DNA isolation was performed as described by Gillespie et al. [29]. Amplification of bacterial DNA using primer OPE-04 (5 k-GTGACATGCC-3 k ; Operon Technologies, Alameda, CA, USA) was done as described by Jayarao et al. [30] with S. uberis strain ATCC 27958 as positive control. Amplified products and molecular size markers (pBR322 DNA digested with BstNI and WX174 DNA digested with HaeIII; New England BioLabs, Beverly, MA, USA) were electrophoresed in 2% agarose with TBE buffer (0 . 9 M Tris base, 0 . 09 M boric acid, 2 . 5 mM EDTA; pH 8 . 3). Gels were run at 150 V (6 . 25 V/cm) for 3 . 5 h and were stained with ethidium bromide (1 . 0 mg/ml; Sigma Chemical Co., St. Louis, MO, USA). The DNA was visualized by ultraviolet transillumination (Fotodyne Inc., New Berlin, WI, USA) and photo- graphed with type 55 Polaroid 1 film (Polaroid Corp., Cambridge, MA, USA). Each DNA amplification pattern was examined for the number of DNA frag- ments and their size relative to molecular size stan- dards [22]. Isolates with the same number and size of DNA fragments were considered to belong to the same strain, irrespective of band intensity of frag- ments. Strains were designated an arbitrary letter to identify a genotype. As far as possible, isolates from every infected epi- sode were used for strain typing. If more than one isolate was available from an infected episode, isolates from the early, intermediate and late stage of infection were used, to test the assumption that chronic infec- tions are usually persistent infections caused by one strain type [1, 22]. For some milk samples, re-isolation of bacteria for RAPD fingerprinting after prolonged storage at x 20 xC was not successful and strain types could not be determined.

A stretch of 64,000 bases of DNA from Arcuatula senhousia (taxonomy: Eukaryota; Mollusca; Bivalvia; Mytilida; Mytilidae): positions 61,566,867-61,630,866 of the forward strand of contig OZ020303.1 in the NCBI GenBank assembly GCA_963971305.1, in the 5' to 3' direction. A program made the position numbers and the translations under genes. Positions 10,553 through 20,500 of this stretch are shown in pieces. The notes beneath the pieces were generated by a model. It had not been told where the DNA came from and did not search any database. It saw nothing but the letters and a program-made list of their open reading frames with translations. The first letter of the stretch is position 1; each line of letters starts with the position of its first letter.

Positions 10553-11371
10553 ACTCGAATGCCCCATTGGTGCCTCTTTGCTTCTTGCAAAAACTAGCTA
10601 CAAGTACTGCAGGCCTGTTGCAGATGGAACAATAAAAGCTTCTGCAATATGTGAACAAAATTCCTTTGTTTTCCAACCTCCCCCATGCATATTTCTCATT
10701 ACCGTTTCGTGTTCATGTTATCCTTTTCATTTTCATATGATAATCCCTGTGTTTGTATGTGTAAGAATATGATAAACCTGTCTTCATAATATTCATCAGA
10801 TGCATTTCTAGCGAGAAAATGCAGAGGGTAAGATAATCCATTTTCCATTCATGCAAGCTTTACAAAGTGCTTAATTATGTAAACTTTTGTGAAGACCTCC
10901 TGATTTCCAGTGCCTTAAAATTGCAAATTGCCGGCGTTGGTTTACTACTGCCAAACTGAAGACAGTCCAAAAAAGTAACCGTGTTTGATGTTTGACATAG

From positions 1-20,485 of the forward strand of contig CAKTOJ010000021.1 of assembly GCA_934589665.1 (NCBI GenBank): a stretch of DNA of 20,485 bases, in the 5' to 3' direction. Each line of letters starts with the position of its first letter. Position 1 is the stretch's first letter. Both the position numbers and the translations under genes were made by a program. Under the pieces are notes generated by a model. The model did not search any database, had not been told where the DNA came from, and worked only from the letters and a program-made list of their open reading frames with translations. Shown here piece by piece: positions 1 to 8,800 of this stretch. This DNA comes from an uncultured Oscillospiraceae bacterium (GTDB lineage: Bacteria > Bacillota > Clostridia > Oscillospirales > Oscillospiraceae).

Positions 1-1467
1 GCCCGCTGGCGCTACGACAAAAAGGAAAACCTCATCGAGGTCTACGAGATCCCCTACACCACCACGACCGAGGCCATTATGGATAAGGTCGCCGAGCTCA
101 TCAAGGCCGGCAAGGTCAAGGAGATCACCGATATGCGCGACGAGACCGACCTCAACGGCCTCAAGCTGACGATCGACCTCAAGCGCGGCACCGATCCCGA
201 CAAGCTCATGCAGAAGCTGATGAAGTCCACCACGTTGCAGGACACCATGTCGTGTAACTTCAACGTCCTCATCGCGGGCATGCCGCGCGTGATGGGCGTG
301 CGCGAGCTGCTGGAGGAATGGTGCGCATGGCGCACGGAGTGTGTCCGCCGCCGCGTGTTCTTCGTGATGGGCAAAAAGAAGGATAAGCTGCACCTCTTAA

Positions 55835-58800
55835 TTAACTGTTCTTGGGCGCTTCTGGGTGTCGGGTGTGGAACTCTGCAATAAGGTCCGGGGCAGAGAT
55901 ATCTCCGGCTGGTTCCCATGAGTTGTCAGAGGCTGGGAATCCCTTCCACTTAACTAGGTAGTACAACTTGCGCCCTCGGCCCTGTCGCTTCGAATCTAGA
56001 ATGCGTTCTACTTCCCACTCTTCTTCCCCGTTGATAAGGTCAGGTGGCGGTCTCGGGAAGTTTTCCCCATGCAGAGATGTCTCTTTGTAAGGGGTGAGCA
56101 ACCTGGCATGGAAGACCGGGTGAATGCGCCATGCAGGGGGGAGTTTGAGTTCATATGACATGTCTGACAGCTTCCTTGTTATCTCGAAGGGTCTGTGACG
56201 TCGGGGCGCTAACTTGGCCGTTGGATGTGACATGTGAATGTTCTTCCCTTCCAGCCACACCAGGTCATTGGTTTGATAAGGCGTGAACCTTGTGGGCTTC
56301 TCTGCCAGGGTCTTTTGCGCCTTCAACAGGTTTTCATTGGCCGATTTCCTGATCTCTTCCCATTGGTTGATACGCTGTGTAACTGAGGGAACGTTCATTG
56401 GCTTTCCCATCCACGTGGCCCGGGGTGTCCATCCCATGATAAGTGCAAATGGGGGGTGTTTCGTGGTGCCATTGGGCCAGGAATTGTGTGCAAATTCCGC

Statistical analysis

Duration of infection was censored for infections that were observed at the start and the end of the study, and for infections in cows that were dried-off or culled. Therefore, duration of infection was represented using Kaplan–Meier survival curves (S-Plus version 6.0, Insightful Corp., Seattle, WA, USA, 2001) and compared between groups using a two-sample or multiple-sample Log Rank survival-test, as appropri- ate (Statistix version 7.0, Analytical Software Co.,